6: I believe with perfect faith that all the words of the prophets are true.

Heathen Judaism: Yes, it is true in its specific verbal “frozen” account which is tied to the real events of the times of the prophets, and this specific verbal account is unalterable, despite the change of the real conditions of life.

True Judaism: Yes, it is true, but not in the specific verbal account, but in the spiritual admonitions which explain the essence of real events of a constantly changing world – the spiritual admonitions are unalterable, but the verbal account changes.

7: I believe with perfect faith that the prophecy of Moses our teacher, peace be upon him, was true, and that he was the chief of the prophets, both those who preceded him and those who followed him.

There are no differences here between heathen and true Judaism.

8:  I believe with perfect faith that the entire Torah that is now in our possession is the same that was given to Moses our teacher, peace be upon him.

Heathen Judaism: God’s thoughts in the Torah were interpreted by a group of rabbis nearly 2,000 years ago, and this interpretation, presented in the Talmud, is eternal even if our world is eternally changing.

True Judaism: God’s thoughts in the Torah were interpreted by a group of rabbis nearly 2,000 years ago, and this interpretation reflects the state of the world at that time. The Torah is a constantly developing document, inasmuch as God created our world as constantly changing. And so that the Torah always could respond to the problems of a constantly changing world, it must change with the world – as the Most High conceived.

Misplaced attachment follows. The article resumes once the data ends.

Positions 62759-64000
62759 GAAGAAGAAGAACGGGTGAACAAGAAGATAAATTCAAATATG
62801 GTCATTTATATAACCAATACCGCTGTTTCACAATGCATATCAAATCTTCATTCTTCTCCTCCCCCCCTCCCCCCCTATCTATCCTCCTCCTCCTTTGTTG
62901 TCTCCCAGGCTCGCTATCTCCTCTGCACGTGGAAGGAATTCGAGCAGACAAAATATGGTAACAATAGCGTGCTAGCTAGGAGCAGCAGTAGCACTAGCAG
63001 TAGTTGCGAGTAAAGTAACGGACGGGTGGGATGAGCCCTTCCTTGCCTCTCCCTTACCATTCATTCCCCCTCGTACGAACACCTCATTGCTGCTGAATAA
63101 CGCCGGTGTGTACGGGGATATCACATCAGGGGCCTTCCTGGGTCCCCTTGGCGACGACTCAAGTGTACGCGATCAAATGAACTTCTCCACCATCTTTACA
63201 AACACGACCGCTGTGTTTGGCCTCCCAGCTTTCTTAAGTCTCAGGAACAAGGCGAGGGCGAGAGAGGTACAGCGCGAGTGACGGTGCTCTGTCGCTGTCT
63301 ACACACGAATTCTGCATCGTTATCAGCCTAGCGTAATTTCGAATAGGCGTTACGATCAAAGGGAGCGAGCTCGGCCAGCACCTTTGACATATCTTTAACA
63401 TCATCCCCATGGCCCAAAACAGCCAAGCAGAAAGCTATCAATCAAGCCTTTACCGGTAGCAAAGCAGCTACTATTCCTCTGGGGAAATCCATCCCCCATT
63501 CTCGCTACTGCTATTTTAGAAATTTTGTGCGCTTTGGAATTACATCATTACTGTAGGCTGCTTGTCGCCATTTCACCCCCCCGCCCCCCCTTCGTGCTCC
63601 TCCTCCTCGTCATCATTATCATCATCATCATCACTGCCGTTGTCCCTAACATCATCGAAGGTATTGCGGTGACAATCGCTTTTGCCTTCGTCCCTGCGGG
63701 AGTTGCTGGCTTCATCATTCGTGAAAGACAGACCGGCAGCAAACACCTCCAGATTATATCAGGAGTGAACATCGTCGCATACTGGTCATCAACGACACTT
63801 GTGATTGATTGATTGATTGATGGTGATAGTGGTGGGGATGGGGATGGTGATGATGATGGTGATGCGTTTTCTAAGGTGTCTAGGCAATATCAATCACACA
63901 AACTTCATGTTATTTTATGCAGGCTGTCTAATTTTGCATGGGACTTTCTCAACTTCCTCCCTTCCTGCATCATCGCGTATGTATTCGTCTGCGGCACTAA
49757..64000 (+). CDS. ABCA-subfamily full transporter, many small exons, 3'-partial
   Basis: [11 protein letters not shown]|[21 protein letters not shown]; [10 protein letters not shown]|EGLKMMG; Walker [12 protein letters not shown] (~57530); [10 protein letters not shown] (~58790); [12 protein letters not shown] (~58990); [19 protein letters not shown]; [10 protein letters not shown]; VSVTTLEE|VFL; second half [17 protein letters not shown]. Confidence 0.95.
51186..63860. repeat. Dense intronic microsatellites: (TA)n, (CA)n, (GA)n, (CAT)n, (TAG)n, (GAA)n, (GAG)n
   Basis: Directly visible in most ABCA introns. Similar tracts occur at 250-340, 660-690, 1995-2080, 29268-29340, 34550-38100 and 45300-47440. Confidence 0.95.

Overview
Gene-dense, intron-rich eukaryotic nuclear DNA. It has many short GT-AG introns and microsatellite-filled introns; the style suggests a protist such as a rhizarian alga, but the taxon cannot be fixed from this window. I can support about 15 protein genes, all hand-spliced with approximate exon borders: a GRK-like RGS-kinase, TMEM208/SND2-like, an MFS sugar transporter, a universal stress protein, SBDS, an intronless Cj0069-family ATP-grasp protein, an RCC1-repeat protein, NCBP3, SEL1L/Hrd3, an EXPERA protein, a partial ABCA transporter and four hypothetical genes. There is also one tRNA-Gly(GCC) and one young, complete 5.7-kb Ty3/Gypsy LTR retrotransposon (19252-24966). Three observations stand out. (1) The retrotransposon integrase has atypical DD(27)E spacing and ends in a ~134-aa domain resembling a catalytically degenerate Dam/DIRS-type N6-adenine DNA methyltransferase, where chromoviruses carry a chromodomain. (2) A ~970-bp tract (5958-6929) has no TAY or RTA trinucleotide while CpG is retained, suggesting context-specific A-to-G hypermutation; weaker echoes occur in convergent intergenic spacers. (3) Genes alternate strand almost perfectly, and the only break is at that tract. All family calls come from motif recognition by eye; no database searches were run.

9: I believe with perfect faith that this Torah will not be exchanged, and that there will never be any other Torah from the Creator, Blessed be His Name.

Heathen Judaism: Yes, the Torah must not be changed, and its interpretation in the Talmud must be “frozen” for eternity for that reason.

True Judaism: Yes, the Torah must not be changed, but and for that its interpretation must change constantly so that it responds to the problems of a constantly changing world.

10: I believe with perfect faith that the Creator, Blessed be His Name, knows all the deeds of human beings and all their thoughts, as it is written, “Who fashioned the hearts of them all, Who comprehends all their actions.”

Heathen Judaism: The Most High knows everything and all the thoughts of every man in exactly the same way parents know everything about their children, and the Most High directs people to do Good, and forbids people to do Evil.

True Judaism: In knowing everything about people, the Most High gives people freedom of choice, while making it possible for each one to choose between Good and Evil – then the Most High judges people according to their choice and actions.

11: I believe with perfect faith that the Creator, Blessed be His Name, rewards those who keep His commandments and punishes those that transgress them.

Heathen Judaism: Yes, that is so – if you violate the Most High’s covenants, embodied and “frozen” in the Talmud, the Most High will punish you, and if you fulfill these covenants, the Most High will reward you.